Modesto Irrigation District blocks Oakdale water sale to SF, for now

gstapley@modbee.comJanuary 23, 2014 


The Modesto Irrigation District building in downtown Modesto is seen here in 2011.



    The MID board meets publicly at 9 a.m. today in the last of a series of orientation meetings aimed mostly at three new board members, and will go behind closed doors to discuss lawsuits and competitor Pacific Gas and Electric Co.’s request to a state agency to increase its power rates. The meeting takes place at the district office, 1231 11th St., Modesto.

— The Modesto Irrigation District, which dropped a hotly contested proposal to sell water to San Francisco two years ago, temporarily has stopped the Oakdale Irrigation District from doing the same thing.

However, MID’s blockage could be removed someday when the district finishes creating a policy addressing highly controversial water transfers.

With such a framework, MID could facilitate OID’s deal with San Francisco, “and potentially much more,” MID Board Chairman Nick Blom said last week in a “not yet” letter to OID leaders.

In light of news that OID is negotiating separate, much larger sales to wealthy water buyers to the south, Blom on Thursday said MID has not talked recently about shopping its water. But MID leaders do envision short-term sales sometime in the future, if the district can store up enough extra without hurting local farmers, Blom said.

OID has been talking about paying some of its customers to fallow their land and selling water that would have been used there to thirsty districts in the Fresno area and beyond. Because of the drought, OID might not have enough to spare from its mountain snowmelt via the Stanislaus River, but the district intends to pump more than 5 billion gallons of groundwater this year, or five times more than normal.

That could threaten the wells of nearby farms and residents. “If their plan is just to continue pumping, that’s not a good thing for anyone,” Blom said Thursday.

OID, an active player in the water transfer market, has improved its canals and other facilities with $51 million reaped in recent water sales, the district said in a “briefing paper” on its proposed deal with San Francisco.

In October, the OID board agreed to accept San Francisco’s $112,000 option, plus an undetermined fee for 730 million gallons of OID water in a one-time deal this year.

But the agreement depends on MID’s blessing because it shares a connection with San Francisco on the Tuolumne River, and OID does not. MID would give some of its allotment to the city and receive a like amount from OID through a canal connection near Albers Road and Dusty Lane, between Modesto and Waterford, and MID would get 10 percent of the option and sales revenue for its trouble, according to the OID pitch.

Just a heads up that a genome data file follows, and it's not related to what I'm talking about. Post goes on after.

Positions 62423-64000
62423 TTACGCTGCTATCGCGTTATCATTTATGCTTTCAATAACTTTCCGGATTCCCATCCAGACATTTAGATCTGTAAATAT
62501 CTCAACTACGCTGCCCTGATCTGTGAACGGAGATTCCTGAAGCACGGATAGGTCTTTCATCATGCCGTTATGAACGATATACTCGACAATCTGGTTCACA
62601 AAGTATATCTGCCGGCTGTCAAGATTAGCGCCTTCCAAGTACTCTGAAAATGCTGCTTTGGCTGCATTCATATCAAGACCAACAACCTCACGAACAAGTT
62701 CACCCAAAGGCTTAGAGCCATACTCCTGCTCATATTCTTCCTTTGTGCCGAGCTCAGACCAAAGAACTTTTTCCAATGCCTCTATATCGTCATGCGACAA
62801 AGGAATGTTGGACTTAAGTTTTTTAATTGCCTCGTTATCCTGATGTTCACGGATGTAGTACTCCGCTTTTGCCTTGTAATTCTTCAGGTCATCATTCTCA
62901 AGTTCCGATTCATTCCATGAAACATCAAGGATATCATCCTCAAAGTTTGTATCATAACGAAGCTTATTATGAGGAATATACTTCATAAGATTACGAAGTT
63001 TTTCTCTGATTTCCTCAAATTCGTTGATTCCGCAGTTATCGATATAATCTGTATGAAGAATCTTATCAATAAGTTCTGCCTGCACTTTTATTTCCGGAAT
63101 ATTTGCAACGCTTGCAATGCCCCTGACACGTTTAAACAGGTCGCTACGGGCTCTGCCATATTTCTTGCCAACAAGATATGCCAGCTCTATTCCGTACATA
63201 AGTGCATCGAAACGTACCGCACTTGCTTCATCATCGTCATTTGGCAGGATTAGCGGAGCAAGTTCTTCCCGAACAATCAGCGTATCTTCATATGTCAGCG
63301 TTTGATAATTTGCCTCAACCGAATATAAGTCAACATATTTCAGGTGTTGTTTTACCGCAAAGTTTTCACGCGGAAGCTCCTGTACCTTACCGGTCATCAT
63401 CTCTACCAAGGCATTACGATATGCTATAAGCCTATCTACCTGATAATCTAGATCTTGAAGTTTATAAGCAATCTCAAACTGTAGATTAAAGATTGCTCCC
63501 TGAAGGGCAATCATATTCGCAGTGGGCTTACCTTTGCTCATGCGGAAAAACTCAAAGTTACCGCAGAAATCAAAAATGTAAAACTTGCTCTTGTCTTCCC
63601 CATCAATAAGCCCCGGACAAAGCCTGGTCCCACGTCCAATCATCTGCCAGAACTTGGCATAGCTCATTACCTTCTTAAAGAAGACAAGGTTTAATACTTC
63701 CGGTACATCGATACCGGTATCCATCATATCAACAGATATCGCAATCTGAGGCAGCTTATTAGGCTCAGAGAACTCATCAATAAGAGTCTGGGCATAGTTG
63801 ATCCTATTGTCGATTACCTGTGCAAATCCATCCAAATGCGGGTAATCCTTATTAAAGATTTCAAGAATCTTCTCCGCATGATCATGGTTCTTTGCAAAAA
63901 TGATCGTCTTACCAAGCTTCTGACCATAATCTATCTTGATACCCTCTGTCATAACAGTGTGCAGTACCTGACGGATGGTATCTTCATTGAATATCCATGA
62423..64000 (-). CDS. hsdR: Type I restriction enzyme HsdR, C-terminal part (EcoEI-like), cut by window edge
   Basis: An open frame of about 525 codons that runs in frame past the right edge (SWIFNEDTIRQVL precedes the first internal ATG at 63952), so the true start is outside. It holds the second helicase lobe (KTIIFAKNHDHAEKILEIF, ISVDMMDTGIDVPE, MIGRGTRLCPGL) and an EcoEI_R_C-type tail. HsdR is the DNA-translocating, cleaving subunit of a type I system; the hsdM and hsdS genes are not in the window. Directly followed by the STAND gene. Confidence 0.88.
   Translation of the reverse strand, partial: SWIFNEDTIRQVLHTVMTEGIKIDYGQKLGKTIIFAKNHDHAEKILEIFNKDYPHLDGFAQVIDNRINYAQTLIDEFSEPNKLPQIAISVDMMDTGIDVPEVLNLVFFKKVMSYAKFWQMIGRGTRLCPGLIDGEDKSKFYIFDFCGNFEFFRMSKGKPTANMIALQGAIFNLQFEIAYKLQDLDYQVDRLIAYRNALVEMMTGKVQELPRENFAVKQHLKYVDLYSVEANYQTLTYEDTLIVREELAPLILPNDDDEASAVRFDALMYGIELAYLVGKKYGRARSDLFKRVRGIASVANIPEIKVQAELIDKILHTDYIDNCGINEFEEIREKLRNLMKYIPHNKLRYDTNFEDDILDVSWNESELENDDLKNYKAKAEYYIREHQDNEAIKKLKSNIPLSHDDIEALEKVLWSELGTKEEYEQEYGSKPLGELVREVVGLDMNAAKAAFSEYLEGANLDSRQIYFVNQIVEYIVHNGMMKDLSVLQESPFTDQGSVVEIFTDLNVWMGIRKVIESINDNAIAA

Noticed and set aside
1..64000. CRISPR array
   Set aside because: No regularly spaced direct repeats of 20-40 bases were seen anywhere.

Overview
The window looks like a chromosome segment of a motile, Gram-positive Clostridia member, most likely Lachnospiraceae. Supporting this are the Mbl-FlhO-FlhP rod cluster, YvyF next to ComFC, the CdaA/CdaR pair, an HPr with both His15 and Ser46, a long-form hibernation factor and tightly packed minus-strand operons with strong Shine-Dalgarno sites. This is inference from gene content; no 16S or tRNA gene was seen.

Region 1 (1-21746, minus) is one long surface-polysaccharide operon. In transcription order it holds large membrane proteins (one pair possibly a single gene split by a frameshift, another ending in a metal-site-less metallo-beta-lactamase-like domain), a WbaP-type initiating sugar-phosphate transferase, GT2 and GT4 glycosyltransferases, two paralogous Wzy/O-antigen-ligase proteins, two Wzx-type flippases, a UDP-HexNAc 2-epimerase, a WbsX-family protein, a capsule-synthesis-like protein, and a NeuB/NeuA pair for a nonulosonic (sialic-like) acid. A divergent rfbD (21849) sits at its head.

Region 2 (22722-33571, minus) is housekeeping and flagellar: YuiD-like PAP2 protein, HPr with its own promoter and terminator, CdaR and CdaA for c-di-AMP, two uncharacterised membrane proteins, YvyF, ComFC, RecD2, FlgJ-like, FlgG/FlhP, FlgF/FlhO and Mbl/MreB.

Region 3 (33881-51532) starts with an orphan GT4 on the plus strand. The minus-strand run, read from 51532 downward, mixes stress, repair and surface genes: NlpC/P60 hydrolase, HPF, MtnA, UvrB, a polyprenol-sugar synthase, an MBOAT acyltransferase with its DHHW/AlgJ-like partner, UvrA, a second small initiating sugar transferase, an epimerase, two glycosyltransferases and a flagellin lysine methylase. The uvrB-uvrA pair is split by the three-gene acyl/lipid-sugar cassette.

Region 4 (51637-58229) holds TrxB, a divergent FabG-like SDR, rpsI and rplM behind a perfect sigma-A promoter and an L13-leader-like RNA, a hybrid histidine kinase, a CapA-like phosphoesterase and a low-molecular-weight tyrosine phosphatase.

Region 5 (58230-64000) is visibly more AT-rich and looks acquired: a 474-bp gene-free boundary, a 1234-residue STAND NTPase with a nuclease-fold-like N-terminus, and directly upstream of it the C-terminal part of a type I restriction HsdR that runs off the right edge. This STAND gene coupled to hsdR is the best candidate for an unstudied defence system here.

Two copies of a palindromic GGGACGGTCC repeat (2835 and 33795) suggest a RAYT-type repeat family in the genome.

Similar agreements between the Oakdale and Modesto utilities date to 1917 and were used regularly to fulfill state government demands for better fish habitat in the Tuolumne from 1998 through 2010.

But this time, MID said “no,” at least for now.

MID leaders don’t want to trade their pure river water for OID’s canal water, which is tainted to some degree with tailwater, or leftovers after draining from Oakdale customers’ farms. The MID board has not been satisfied, Blom said, with OID’s assurances regarding water quality.

Further, MID is more interested in “a comprehensive agreement covering the long term” than in a one-time deal, Blom said in the letter. He also chastised OID for “inferring MID’s participation in any water transfer” at OID meetings “or with the media.”

Tom Orvis of the Stanislaus County Farm Bureau said it makes sense for MID and OID to “at least explore opportunities” for cooperation in a formal framework.

On Thursday, Blom said the MID board has not talked about paying customers to fallow their land. “To me, district water is there for your district and not for you just to sell. I’d rather keep growing here and not make as much money,” he said.

OID General Manager Steve Knell could not be reached Thursday for this report. His district has sold water over the years to Stockton-area taps and to a federal agency boosting fishery flows. Last year, OID sold more than 13 billion gallons to irrigation districts on the southwest side of the San Joaquin Valley, including Fresno-based Westlands Water District. Those transfers were handled on the Stanislaus River and did not require MID permission.

Last year, OID offered to sell water to the Modesto and Turlock irrigation districts, and in another deal, MID agreed to sell water to TID. But all of those ideas were dropped for various reasons, including an uptick in TID groundwater pumping to augment its surface water.

MID’s proposed sale to San Francisco fell apart in 2012 amid concerns over having enough for local farmers in dry years.

Bee staff writer Garth Stapley can be reached at or (209) 578-2390.

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